Monday, January 2, 2012
New Year's determinations + Soup for one
Susan Voisin in particular has articulated her KISSS plan clearly (or technically it's KISSAS, the perfect acronym for a diet, in my opinion, though Susan has chosen not to use it) and although I haven't read Eat to Live and 6-week-type plans don't work for me, free spirit that I am, eating like that is how I lost my weight last year and also pretty much what I'm doing now.
Do I make New Year's resolutions? You bet! I love them. There is nothing like the feeling of a shiny new year, a fresh start, however symbolic, new beginnings, something to enliven the doldrums of January and, if you make it that far, the desperate dreariness of February and March that is weather in Edmonton. But this year I don't have any plans for self-improvement important enough to be called resolutions, so I've made what are more like New Year's determinations. This year, I am determined to:
1. Use up a significant amount of the contents of my deep freezer, pantry shelves (kitchen and basement, I could stock a dry goods store with the stuff I have down there), refrigerator, and auxiliary mini-fridge. I absolutely love buying food but it's getting to the point where there is simply no place to put it all. Grains, pasta, sauces, spices, nuts, condiments, pickles, and I don't know what all (actually I do have pretty good tabs on it, but still, there's so much). How many bags of fereek does one person need?
2. As a sub-determination of (1), to buy fresh food in small quantities. I live alone with several good grocery stores within easy reach, which I visit often. Why then do I feel I have to stock up on everything every time I go, just because it looks so good and buying fresh stuff is such a pleasure, to the point where when I start actually cooking I have to ask myself, hmm, what needs using up today? so though I shop for groceries probably twice a week I'm always ending up cooking with stale vegetables? Why? Why?
3. Really, truly practice cooking for one. One of the items taking up space in the freezer is containers of stews and soups of various kinds that are delicious, but left over. Man, I hate leftovers. To the point where I'll replicate an entire dish two days later rather than simply thawing the leftovers from the first one out. Once in a while I'll start a project, such as painting my house, where I have no time, space, or inclination to cook, and then I'm glad of them. Or have company on very short notice. Or I'm too depressed to cook. But I only paint once every several years and my friends are generally quite considerate about giving notice, and knock on wood I'm a pretty happy gal these days, plus cooking cheers me up so I'd have to be really depressed to dig down in the freezer for leftovers and that would for me usually mean I'm too depressed to eat anyway.
All these three determinations interlock. If I have carrots going wilty in the bin, I'm not going to want to just use half of one in a soup, I'll use all five, which is the first step in the Recipe for Disaster.
Phew, I'm feeling better already!
So to begin this overarching personal culinary economic revolution, I've been scouring out the fresh contents of the refrigerator(s; yes, I've had to resort to a creating a sub-depot in the mini-fridge downstairs). Soup is a very good way to do this, plus I love creating soups and stews, and having to use up odd bits of things is a good way to force oneself to be creative.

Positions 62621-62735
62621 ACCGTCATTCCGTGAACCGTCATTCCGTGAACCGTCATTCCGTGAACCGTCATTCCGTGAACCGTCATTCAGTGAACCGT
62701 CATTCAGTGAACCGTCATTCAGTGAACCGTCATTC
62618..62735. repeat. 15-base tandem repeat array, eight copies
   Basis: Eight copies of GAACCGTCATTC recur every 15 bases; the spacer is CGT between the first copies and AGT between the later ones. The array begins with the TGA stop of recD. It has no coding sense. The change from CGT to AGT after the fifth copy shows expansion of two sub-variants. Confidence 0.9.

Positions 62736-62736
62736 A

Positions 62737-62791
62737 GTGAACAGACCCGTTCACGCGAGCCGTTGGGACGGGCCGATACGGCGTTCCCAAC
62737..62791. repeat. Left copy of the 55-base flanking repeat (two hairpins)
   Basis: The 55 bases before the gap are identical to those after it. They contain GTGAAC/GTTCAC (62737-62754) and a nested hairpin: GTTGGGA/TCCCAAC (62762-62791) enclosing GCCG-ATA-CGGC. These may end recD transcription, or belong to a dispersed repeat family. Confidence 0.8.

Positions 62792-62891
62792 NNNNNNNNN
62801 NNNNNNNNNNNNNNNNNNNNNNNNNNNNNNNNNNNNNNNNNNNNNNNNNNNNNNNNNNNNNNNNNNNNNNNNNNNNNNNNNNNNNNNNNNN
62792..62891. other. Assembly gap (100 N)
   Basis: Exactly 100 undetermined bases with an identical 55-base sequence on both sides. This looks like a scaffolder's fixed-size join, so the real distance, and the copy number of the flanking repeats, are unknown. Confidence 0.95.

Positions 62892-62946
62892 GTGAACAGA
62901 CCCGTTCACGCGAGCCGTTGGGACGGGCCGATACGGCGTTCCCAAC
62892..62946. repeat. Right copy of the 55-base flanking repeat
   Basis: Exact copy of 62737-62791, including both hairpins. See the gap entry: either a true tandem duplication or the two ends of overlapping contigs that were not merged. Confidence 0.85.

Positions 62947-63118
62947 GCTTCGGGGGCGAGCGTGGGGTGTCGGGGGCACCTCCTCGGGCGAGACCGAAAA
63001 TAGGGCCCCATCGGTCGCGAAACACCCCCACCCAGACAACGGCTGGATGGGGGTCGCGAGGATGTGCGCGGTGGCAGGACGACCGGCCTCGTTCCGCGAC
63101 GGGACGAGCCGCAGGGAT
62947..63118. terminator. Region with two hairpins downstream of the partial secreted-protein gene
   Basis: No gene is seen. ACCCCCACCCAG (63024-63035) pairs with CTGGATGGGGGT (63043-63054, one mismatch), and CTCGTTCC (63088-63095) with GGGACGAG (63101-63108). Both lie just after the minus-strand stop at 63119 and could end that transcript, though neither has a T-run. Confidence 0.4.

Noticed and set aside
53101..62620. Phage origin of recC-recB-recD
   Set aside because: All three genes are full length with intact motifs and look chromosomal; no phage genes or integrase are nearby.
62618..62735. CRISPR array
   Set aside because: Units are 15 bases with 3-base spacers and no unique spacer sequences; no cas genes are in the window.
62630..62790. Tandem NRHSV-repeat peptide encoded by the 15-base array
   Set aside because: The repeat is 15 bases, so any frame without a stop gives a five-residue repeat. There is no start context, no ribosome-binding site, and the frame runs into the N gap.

Start with a medium-small saucepan. You are cooking for one, so you are determined that this time you will not be pouring the contents into a larger saucepan later on. Measure out your high-calorie, starchy things. In the picture at the top of this post, you see 1/4 cup of dry black-eyed peas (just washed, which is why the skins are a little wrinkly), plus 2 tablespoons of pot barley, plus a single millet grain that got in somehow. It doesn't look like much, maybe, but it will expand. Cover generously with water or vegetable broth (you can add more later, or let it boil down if there's too much, so don't sweat the amount), bring to a boil, then turn down and simmer for about 40 minutes while you go do something else.
Now fry some onions in a little oil, and when they're soft, add garlic, mushrooms, and celery. You can of course just add all this to the soup pot, but frying is just one more pan, and the added flavour is worth it.
Add diced parsnip and herbs, tarragon and fennel in this case, and fry a little longer, not to cook them through, just to toast everything a bit and mingle the flavours:
Deglaze the frying pan with white wine, and scrape the contents into the soup pot. Mmmm....
Simmer until the vegetables are tender, and just before you're ready to eat, add some finely chopped broccoli:
Okay, I snuck some kabocha squash in there as well because I'm addicted to it. But yes! I kept within the confines of my pot, ate it all (and was very full and satisfied afterwards even though the entire pot contained only about 400 calories), plus I finally made something with black eyed peas for New Year's, which I have been meaning to do for years but for one reason or another never managed. I'm ready for my abundance and wealth now. Is it ready for me?